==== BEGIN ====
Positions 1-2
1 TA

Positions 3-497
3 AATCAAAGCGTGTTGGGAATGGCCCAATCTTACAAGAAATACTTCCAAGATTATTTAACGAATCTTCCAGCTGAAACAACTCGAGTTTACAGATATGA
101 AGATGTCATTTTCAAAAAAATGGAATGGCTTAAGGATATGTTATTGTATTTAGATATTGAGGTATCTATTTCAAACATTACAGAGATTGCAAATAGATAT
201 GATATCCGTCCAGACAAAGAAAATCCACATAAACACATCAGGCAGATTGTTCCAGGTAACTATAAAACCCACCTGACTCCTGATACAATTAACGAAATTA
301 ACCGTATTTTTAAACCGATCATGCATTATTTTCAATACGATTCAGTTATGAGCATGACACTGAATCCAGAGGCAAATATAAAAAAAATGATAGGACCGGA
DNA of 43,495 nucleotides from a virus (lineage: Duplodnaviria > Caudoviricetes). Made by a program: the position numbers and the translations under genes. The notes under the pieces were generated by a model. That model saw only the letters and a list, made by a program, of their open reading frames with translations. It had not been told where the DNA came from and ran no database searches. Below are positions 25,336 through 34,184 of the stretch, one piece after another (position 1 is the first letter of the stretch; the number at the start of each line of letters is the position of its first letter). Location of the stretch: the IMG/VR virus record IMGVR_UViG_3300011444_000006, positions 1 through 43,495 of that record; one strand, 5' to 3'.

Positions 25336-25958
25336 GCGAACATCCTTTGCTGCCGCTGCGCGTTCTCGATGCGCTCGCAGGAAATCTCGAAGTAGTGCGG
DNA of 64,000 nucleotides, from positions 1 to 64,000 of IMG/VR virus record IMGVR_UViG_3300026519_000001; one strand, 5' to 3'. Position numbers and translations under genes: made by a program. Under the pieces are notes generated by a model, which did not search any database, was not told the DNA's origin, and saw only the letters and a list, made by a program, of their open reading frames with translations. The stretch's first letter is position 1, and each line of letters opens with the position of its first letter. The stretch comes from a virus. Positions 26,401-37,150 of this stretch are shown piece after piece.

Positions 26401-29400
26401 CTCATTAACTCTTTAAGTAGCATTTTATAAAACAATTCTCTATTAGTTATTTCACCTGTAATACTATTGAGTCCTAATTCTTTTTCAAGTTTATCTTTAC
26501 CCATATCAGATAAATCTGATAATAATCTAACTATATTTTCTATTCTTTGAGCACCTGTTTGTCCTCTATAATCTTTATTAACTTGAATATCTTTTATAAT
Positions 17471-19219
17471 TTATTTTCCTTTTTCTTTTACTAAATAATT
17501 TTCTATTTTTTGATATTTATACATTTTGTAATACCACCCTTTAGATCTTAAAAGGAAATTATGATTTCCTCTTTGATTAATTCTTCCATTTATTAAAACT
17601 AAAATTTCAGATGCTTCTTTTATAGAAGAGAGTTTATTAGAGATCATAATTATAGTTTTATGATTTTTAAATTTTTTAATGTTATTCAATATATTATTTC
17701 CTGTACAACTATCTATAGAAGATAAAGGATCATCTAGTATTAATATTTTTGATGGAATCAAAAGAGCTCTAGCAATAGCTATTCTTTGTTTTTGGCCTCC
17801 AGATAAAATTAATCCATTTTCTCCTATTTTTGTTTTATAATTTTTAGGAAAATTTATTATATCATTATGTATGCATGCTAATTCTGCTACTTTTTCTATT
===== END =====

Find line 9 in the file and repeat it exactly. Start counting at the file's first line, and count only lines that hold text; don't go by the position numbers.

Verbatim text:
Positions 25336-25958